A weather vane, wind vane, or weathercock is an instrument for showing the direction of the wind. They are typically used as an architectural ornament at the highest point of a building. Although partly functional, weather vanes are generally decorative, often featuring the traditional cockerel design with letters indicating the points of the compass. The word ‘vane’ comes from the Old English word fana meaning ‘flag’.
Pope Gregory I said that the cock (rooster) “was the most suitable emblem of Christianity”, being “the emblem of St Peter”. Some say that it was as a result of this that the cock began gradually to be used as a weather vane on church steeples, and some add that in the 9th century Pope Nicholas I ordered the figure to be placed on every church steeple. It is known that Pope Leo IV did have it placed on the Old St. Peter’s Basilica even before Nicholas I was Pope. Alternative theories about the origin of weathercocks on church steeples are that it was an emblem of the vigilance of the clergy calling the people to prayer, that it was derived from the Goths, is only possibly a Christian symbol and an emblem of the sun.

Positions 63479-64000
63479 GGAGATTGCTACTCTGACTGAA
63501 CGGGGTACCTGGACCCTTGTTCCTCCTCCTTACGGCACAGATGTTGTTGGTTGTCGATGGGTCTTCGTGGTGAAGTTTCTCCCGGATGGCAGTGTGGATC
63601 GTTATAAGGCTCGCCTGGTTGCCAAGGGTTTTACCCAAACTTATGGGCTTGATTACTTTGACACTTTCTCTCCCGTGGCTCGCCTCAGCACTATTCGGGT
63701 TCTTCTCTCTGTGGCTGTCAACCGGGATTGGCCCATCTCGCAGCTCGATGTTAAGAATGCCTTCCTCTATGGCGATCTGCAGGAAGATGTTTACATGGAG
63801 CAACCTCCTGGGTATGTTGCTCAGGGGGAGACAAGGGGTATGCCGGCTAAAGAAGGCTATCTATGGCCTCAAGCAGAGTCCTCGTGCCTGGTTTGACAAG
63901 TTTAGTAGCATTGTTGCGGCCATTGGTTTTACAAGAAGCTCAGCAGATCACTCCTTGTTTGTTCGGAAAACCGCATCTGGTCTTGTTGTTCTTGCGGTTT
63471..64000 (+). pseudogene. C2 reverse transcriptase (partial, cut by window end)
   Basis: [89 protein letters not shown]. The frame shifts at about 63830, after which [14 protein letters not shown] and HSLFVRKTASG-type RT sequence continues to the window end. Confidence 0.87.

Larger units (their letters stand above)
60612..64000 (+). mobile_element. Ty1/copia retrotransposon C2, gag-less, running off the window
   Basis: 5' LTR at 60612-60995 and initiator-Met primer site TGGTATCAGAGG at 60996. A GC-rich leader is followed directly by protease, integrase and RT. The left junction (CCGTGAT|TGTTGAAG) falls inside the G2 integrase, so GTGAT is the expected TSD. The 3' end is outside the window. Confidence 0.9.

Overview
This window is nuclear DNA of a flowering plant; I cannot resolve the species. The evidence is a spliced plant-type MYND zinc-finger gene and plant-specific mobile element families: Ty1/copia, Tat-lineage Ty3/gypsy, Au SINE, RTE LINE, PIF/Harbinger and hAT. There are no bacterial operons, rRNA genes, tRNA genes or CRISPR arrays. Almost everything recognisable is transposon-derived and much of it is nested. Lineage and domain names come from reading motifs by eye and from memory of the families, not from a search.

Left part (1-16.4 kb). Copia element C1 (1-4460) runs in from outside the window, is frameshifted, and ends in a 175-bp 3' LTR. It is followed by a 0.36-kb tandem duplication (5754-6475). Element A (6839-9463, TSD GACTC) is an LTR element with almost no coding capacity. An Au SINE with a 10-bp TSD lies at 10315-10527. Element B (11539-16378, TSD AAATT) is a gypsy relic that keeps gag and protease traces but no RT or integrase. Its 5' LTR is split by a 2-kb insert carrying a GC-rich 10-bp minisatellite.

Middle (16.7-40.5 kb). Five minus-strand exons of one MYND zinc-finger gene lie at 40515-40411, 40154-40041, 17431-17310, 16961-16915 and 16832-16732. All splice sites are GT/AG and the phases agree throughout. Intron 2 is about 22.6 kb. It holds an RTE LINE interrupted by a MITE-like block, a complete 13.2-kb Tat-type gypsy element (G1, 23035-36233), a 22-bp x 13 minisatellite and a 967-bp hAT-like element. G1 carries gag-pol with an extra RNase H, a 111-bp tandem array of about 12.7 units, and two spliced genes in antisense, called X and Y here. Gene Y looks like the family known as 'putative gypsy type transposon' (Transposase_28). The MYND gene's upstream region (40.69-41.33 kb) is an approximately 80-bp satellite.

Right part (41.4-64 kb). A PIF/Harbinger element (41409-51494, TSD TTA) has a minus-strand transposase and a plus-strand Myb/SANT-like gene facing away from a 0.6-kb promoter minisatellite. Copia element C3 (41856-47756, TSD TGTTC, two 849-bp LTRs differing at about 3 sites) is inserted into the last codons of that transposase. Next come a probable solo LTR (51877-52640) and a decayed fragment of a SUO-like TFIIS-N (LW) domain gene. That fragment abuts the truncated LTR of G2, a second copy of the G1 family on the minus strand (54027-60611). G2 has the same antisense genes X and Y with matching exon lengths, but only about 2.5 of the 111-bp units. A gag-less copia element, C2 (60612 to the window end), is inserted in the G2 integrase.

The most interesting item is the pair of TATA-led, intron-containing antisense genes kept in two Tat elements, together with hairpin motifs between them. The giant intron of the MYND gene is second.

As it were, Pope Nicholas I did in fact decree in the 9th century that all churches must show the symbol of a cock on its dome or steeple, as a symbol of Jesus’ prophecy of Peter’s betrayal (Luke 22:34), that Peter would deny him three times before the rooster crowed on the morning following the Last Supper.